Keith Harin

feature / alumni / diversity / influencing-change
June 14, 2023

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Influencing Change: DEI at ArtCenter – June 2023

A Pride Thing

Almost anyone who has stepped inside ArtCenter has experienced the centerpiece of the College’s Hillside Campus. For over 30 years, Keith Haring's untitled mural has greeted students along a busy stretch of campus opposite the library, as Haring intended, serving as a daily source of inspiration to flourishing artists and designers dedicated to social change. 

In 1989, to mark the occasion of the second annual World AIDS Day, ArtCenter invited Haring to paint a mural at Hillside. Haring agreed, on one condition—the piece would remain in place until the eradication of AIDS. 

For two days in late November, Haring painted the colorful, abstract mural freehand—scaling scaffolding, boombox beside him—captivating students as they watched his vision unfold. Many in our community still remember applauding his first brush stroke. 

Haring died 10 weeks later at the age of 31. The energetic and whimsical work—with subtle, still timely themes of healthcare and inequity—remains the only mural he would paint in Los Angeles.

On June 21, as part of Pride, ArtCenter President Karen Hofmann is hosting "A Public Thing," a celebration of Haring's art, activism and commitment to making art accessible.

The in-person and online event—in conjunction with The Broad’s exhibition Keith Haring: Art is for Everybody—will include panel discussion and screening of a short film with rare audio of Haring reflecting on the approach and meaning of the mural.

The event will be held in the Ahmanson Auditorium (with limited seating), and livestreamed on our website and certain spots across campus. I invite you all to pull up a chair for what I'm sure will be a riveting, historically significant event.

We’ve also reserved a number of spots for current students; if you’d like to attend in person, please contact from your ArtCenter email to save your seat.  

Aaron Bruce

As we approach Juneteenth, I’d like to recommend Anthem, a film in tune with the coming celebrations and reflections on our past. 

Aaron I. Bruce, MIBA, Ph.D., Chief Diversity Officer

Proud by Design


Throughout June, HMCT is hosting a series of online presentations highlighting the work of contemporary LGBTQIA+ designers. On Wednesday, June 21, 1–2 p.m., Ramon Tejada (he/him), an independent designer and educator, and Silas Munro (he/they), founder, Polymode, an LGBTQ+ and minority-owned design studio, will join HMCT's Gloria Kondrup and Clifford Pun for an insightful discussion.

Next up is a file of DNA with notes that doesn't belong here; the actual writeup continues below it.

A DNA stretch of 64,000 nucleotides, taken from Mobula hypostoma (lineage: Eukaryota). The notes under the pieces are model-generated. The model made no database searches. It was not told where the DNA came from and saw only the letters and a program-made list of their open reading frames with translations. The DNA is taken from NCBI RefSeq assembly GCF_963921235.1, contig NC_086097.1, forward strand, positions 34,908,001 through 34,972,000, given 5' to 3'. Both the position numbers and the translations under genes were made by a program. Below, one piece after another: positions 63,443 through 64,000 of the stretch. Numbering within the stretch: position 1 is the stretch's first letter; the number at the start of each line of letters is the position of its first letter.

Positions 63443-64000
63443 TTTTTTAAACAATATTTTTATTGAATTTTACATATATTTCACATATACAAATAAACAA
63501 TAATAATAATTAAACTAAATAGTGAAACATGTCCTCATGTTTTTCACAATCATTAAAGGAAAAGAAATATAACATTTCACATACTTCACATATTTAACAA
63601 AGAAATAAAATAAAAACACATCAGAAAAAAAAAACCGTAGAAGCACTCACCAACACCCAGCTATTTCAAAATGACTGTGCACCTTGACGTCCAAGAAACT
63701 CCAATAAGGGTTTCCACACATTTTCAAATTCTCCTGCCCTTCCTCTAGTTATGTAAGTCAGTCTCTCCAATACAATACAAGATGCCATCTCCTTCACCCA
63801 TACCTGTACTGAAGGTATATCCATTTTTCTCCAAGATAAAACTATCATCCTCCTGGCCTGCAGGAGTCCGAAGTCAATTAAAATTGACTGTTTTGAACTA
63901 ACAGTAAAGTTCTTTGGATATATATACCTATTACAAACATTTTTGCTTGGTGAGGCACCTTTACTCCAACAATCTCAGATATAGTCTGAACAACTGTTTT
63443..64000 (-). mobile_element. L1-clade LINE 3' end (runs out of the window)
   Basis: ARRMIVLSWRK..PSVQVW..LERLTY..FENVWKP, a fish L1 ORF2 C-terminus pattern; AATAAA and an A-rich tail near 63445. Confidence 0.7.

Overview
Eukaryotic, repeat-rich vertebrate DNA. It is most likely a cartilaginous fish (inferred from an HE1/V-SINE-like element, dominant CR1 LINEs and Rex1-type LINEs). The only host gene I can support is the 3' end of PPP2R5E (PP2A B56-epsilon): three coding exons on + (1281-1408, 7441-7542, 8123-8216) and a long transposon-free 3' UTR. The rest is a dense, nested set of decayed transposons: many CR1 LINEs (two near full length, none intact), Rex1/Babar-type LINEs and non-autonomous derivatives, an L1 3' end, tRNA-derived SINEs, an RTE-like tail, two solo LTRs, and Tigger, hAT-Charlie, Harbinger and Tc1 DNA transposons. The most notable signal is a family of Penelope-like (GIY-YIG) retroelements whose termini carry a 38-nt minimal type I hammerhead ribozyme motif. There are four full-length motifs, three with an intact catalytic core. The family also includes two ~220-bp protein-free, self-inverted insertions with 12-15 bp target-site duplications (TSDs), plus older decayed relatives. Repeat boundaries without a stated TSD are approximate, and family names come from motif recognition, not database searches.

Spotlight: IdentificarX Curators

diptych image featuring art by Leo Equiarte and identificarX graphic.

I'd like to continue to highlight the many diverse curators for IdentificarX, ArtCenter’s coming exhibition celebrating our Latinx/e alumni community. I'm pleased to share that Leo Equiarte (BFA 09 Illustration)—muralist, printmaker, art facilitator and independent curator—is curating the work by our Illustration alums and will serve as the lead on the installation of the exhibition at DTLA. Alongside Tim Campos, ArtCenter Admissions’ associate VP of recruitment and outreach, Leo is also developing a community project with Self-Help Graphics in conjunction with IdentificarX. The exhibition will take place this fall, September 28–December 9, at ArtCenter’s DTLA space in downtown Los Angeles.

My Must-See

diptych image featuring scenes from the film Anthem.

As we approach Juneteenth, I’d like to recommend a film in tune with the coming celebrations and reflections on our past. “The Star-Spangled Banner,” written in 1814 and based on a British melody, was adopted as the U.S. national anthem in 1931. The song sparks a range of emotions, from patriotic pride to cynicism and terror—so what if we wrote a new one to reflect America today? In Anthem, acclaimed composer Kris Bowers (When They See Us, King Richard) and Grammy-winning music producer Dahi (Kendrick Lamar, Drake) take a trip through the country's diverse music meccas, as they journey through deeper discussions about race, history and national identity—culminating in the recording of a new song and sound. Produced by Ryan Coogler, the documentary premiered at the Tribeca Festival earlier this month, and will be streaming on Hulu June 28—I hope you’ll add to your queue.

True Colors


Thanks to everyone who joined us for our annual Rainbow Flag Raising Ceremony (despite the uncooperative weather). We're planning what's sure to be another colorful Pride Celebration for Friday, June 30. Mark your cals and be sure to follow us on Instagram for more details. I also invite you to join the San Gabriel Valley Pride Tour with live performances, food, music and more at several locations throughout the month. And if you're feeling festive, the group is looking for volunteers.

Well Being


I'd like to thank everyone who joined us for the Art and Wellness Expo on June 1, especially on (yet another) rainy day. I appreciated the chance to talk about culturally responsive wellness, along with all the learnings and interests shared—from yoga and acupuncture to ballroom dancing and, of course, the very therapeutic puppy corner.

Since we’re moving into summer, I’ll be taking a break from the newsletter in July. I plan to travel abroad to teach classes on corporate social responsibility and learn about global health. I look forward to picking up our conversation in August.

As always, if you know someone who’d find these topics of interest, please invite them to subscribe

Aaron I. Bruce, MIBA, Ph.D.

Vice President, Chief Diversity Officer
ArtCenter College of Design